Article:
What? says the lady.
Who can I call? And
what would I say?
Apparently art is about talking again. Not talking in the sense where one person is c-o-m-m-u-n-i-c-a-t-i-n-g to another, but talking as our collective behaviour f.x. when we use our telephones. Messages and conversations can transmute the intended and become something else: both as semantic objects as well as sonic components the way we talk to eachother can come to life outside the context of our everyday interaction with telecommunications technology.
In November 2006 the Norwegian artist duo Habbestad&Larsson created a project called telart_automat - the last in a series of work all encompassing the social and technological field of telephones. The work is a three-legged project consisting of a series of modified phone booths, a sound installation and a telephone server providing contact with the telephone users of the city of Stavanger, located on the west coast of Norway.
During a period of two weeks people of Stavanger could engage with the phone booths and leave messages of a wide array of topics to be communicated to an anonymous audience of phone users in the Stavanger area. This slight transformation or pervertion of the phone system allowed the artists to create a large network of knowing and unknowing people - communicators, receivers, participators - all connected solely by the art world.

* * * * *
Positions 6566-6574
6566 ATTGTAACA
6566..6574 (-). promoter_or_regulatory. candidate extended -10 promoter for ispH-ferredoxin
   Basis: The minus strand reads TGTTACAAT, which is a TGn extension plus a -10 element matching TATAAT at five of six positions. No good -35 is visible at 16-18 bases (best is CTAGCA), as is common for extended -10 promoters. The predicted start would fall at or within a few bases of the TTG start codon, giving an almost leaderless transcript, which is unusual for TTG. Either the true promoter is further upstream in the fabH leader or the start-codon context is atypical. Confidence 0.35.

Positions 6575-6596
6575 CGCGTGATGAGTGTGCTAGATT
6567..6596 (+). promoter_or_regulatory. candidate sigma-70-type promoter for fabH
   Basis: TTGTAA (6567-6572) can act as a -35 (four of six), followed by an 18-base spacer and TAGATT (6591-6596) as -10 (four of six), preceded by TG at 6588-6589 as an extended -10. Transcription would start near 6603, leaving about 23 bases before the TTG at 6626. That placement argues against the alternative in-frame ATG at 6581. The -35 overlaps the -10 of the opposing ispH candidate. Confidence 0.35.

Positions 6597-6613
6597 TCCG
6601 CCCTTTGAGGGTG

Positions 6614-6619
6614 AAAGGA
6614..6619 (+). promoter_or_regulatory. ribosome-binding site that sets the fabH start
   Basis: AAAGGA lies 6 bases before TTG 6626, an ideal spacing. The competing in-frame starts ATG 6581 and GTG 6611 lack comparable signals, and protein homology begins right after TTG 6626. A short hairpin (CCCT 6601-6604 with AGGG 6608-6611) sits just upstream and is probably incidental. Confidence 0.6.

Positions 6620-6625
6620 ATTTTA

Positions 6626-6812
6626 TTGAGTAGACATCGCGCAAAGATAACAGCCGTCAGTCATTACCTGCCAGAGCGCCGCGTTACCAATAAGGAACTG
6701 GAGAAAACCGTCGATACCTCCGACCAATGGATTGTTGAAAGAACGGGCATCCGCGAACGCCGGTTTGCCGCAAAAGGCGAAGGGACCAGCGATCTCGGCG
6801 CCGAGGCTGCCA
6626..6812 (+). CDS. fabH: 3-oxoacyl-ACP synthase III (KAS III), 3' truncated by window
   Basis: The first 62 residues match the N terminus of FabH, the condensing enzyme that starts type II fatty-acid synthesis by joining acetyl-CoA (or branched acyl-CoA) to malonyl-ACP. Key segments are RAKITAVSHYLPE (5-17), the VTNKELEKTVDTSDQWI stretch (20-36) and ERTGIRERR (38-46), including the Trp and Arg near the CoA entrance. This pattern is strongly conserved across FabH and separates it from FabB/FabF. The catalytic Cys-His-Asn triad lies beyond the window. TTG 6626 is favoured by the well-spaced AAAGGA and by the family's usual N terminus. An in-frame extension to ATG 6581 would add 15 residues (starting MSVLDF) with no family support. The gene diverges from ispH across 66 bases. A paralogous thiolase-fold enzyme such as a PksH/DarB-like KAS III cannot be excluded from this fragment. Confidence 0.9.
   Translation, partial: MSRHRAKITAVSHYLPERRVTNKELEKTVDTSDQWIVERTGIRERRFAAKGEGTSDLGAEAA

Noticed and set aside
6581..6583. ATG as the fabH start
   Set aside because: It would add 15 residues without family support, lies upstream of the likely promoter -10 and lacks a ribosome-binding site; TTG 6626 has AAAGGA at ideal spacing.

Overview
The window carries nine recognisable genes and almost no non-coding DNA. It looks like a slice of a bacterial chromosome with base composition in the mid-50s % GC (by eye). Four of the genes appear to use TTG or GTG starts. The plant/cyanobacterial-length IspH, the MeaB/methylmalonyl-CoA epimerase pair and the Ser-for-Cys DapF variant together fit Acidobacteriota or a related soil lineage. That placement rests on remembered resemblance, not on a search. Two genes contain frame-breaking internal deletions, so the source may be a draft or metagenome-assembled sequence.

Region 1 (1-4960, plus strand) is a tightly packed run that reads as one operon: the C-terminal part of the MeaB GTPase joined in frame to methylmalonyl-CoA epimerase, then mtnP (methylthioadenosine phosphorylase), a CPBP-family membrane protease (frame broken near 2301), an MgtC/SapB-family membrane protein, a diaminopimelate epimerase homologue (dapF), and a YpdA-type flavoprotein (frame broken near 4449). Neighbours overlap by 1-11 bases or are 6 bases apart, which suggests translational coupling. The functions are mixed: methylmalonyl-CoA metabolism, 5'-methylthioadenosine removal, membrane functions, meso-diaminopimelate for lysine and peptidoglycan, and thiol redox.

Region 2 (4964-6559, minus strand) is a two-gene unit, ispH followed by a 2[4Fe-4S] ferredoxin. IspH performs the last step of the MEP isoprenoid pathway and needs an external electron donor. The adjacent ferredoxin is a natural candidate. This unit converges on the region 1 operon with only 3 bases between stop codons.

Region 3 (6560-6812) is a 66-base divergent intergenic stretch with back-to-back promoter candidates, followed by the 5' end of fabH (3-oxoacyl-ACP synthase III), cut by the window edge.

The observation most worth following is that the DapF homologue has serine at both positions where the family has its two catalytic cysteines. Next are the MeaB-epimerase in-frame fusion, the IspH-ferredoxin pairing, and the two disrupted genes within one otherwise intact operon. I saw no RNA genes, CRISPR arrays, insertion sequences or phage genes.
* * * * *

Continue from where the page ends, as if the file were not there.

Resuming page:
As telarts phone system and the messages it was collecting grew during the period it was exhibited, a sound installation was slowly evolving at Tou Scene, one of Stavangers active arts houses. The collected messages found their way and place into a gallery space filled with old school analogue phones for people to eavesdrop. Here, a true sonic x-ray of the project was present, displaying not only the multitudes of messages mediated but also the vocal fingerprints of the people behind them. Who to call and what to say are not the questions nor the answer.
|a project by Habbestad&Larsson
produced for ARTICLE2006 by Habbestad&Larsson in cooperation with i/o-lab
Supported by Arts Council Norway
|Interview at ARTICLE (Norwegian)
Review by kunstkritikk.no (Norwegian)